The Eccentric Club
We all love an eccentric – they come in all shapes and sizes – and naturally a club promoting the virtues of eccentricity was bound to be both successful and highly entertaining.There have been at least four clubs through the ages in London bearing that name, the first of which was founded in 1781 and lasted until 1846. They met initially in a tavern in Chandos Street in Covent Garden but settled for a long time at May’s Building in St Martin’s Lane near Charing Cross.
The first president’s inaugural address in 1781 set the scene. “Look at that eccentric wheel in that steam engine, what motion would you get out of it without that wheel’s eccentricity – only rest. So in society you would get precious little driving force out of it, but for eccentricities having free and active motion. Let us encourage them, let us utilise them!”. Throughout its 65 years some 40,000 claiming some form of eccentricity joined its ranks, some of whom were drawn from royalty and the aristocracy and many more from the Arts, Law and Politics. The Club was said to “flourish at all hours” and someone being proposed for membership had to take part in an initiation ceremony which culminated in a jubilation from the President.
The Eccentrics had a philanthropic side to their activities, supporting struggling writers and artists and raising funds for the poor in London, Ireland and other parts of the Empire. Famous members included Sheridan, Lamb and Thackeray, the latter joining on 30th January 1846 just months before the club disbanded. Quite why, we don’t know. May be it had something to do with Thackeray!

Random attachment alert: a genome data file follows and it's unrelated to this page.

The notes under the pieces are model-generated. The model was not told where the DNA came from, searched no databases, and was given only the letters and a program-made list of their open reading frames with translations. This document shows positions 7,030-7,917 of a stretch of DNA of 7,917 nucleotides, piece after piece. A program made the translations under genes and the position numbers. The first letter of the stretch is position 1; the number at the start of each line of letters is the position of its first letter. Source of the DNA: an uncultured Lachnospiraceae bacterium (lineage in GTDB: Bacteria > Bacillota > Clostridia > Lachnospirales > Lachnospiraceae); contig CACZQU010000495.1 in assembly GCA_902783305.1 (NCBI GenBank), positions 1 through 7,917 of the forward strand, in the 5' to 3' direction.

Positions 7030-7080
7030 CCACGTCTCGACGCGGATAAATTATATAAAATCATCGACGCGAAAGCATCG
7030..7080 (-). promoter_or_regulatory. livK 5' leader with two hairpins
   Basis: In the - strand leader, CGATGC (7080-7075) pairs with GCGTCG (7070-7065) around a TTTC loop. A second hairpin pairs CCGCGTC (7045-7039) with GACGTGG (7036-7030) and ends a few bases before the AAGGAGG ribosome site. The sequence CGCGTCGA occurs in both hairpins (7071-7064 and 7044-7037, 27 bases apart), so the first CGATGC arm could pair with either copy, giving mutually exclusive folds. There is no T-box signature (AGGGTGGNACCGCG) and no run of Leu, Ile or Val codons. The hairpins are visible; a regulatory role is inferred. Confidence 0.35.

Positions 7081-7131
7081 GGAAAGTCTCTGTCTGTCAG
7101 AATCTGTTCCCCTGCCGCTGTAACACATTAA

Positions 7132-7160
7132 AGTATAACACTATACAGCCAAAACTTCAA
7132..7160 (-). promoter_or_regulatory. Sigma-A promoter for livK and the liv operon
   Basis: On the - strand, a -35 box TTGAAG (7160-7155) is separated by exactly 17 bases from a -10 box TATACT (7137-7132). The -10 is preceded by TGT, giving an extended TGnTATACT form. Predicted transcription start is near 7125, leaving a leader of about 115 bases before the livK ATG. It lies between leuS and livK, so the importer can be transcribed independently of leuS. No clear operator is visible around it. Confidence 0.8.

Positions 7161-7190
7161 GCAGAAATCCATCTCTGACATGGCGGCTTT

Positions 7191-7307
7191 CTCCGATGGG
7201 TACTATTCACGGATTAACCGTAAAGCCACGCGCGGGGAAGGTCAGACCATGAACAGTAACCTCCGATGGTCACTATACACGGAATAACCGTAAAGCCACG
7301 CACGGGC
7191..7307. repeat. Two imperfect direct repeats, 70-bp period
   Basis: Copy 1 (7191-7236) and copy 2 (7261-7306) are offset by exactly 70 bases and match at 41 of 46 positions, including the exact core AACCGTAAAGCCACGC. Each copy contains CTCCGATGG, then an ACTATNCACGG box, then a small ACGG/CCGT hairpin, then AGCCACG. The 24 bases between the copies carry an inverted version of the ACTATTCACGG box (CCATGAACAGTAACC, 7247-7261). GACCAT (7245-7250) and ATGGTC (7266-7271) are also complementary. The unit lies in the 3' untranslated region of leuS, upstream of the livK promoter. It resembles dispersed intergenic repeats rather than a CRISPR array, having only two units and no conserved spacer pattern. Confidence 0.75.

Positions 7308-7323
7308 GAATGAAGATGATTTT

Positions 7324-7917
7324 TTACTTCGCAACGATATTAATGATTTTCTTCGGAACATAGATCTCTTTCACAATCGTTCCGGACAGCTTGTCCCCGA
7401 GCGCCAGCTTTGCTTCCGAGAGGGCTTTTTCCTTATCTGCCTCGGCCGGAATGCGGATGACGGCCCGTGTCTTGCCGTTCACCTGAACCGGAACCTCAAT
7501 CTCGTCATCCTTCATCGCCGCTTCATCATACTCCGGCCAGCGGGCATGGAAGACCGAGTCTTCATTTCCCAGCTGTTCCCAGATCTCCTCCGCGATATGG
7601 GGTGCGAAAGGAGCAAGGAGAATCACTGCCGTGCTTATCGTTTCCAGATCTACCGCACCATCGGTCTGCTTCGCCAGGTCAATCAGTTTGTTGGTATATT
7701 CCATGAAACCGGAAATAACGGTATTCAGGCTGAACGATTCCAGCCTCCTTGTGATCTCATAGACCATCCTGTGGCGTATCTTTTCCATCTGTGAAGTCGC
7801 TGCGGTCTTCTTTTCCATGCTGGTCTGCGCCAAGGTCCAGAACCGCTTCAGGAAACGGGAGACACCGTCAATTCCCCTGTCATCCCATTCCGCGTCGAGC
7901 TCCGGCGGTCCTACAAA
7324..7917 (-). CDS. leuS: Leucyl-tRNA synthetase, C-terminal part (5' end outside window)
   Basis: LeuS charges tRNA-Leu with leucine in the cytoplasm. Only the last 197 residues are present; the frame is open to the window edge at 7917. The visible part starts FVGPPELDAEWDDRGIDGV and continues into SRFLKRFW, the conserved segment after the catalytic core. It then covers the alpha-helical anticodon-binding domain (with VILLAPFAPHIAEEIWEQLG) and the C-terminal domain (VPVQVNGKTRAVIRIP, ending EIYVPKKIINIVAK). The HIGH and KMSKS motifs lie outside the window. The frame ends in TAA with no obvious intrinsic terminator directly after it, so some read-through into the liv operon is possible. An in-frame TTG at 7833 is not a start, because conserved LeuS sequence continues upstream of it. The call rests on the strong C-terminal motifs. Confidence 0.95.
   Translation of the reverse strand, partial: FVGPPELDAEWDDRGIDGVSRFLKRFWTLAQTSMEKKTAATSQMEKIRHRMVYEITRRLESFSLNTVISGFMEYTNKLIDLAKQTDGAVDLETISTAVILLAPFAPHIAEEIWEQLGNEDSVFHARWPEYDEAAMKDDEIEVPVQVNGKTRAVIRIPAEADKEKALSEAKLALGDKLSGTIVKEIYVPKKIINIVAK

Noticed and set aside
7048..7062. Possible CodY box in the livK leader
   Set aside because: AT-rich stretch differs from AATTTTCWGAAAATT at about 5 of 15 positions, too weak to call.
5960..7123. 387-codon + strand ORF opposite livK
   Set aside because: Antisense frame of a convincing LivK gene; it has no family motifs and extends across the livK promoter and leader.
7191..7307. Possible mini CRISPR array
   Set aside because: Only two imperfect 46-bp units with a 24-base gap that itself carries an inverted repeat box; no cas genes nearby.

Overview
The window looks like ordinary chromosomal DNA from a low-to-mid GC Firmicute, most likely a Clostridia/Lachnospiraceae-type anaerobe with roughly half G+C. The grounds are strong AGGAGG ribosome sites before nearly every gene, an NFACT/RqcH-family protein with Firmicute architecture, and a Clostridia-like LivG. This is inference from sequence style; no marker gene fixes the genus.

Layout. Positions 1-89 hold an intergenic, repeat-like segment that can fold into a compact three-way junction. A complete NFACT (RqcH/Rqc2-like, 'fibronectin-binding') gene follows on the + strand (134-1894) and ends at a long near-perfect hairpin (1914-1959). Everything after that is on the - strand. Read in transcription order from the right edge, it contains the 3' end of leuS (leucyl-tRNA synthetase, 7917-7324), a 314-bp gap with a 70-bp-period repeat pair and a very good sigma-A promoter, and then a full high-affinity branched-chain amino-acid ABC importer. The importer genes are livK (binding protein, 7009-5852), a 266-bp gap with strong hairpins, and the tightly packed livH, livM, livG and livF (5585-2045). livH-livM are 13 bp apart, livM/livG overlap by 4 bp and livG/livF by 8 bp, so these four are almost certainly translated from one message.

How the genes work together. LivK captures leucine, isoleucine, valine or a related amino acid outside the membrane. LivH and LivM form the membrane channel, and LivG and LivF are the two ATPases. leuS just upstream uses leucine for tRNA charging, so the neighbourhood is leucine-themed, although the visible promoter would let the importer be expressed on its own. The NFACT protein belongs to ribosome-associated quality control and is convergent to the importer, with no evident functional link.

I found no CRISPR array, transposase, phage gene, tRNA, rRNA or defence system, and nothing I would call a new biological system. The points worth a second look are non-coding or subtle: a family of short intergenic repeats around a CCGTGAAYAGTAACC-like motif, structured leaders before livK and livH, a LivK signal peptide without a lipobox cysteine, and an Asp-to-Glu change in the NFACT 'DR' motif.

A second incarnation of the Eccentrics appears to have flourished between around 1858 and 1881, drawing its members from the arts and businessmen interested in the arts. It seems to have met in the Leicester Square area. By 1881 it had lost some of its key members and, more fatally, the premises in which it met and the remaining members scattered to other clubs.
On 21st November 1890 theatrical costumier, Jack Harrison, established a new Eccentric Club which became inextricably linked with the theatre. Its first home was at the premises of the old Pelican Club in Denman Street where actors and back-stage staff had somewhere to unwind, have a chat, a glass of wine, smoke a pipe and play a game of billiards.By virtue of its members’ professions the Club kept late hours – midnight to 4 am being its busiest period – and members were known as the night owls.
When the Club moved in 1914 to new premises in Ryder Street from 21 Shaftesbury Avenue where it had been in residence for 21 years the main bar was known as the Owl’s Roost and featured a clock which went backwards.
The club continued the philanthropic works of its predecessors and there were always queues of the poor waiting for distributions of free food and around Christmas of the famous “best in London” Christmas hampers.
But the Club fared badly in the early 1980s and closing ostensibly for renovations in 1984 it went into liquidation in 1986. A fourth version of the Eccentrics was launched in August 2008 and is thriving today.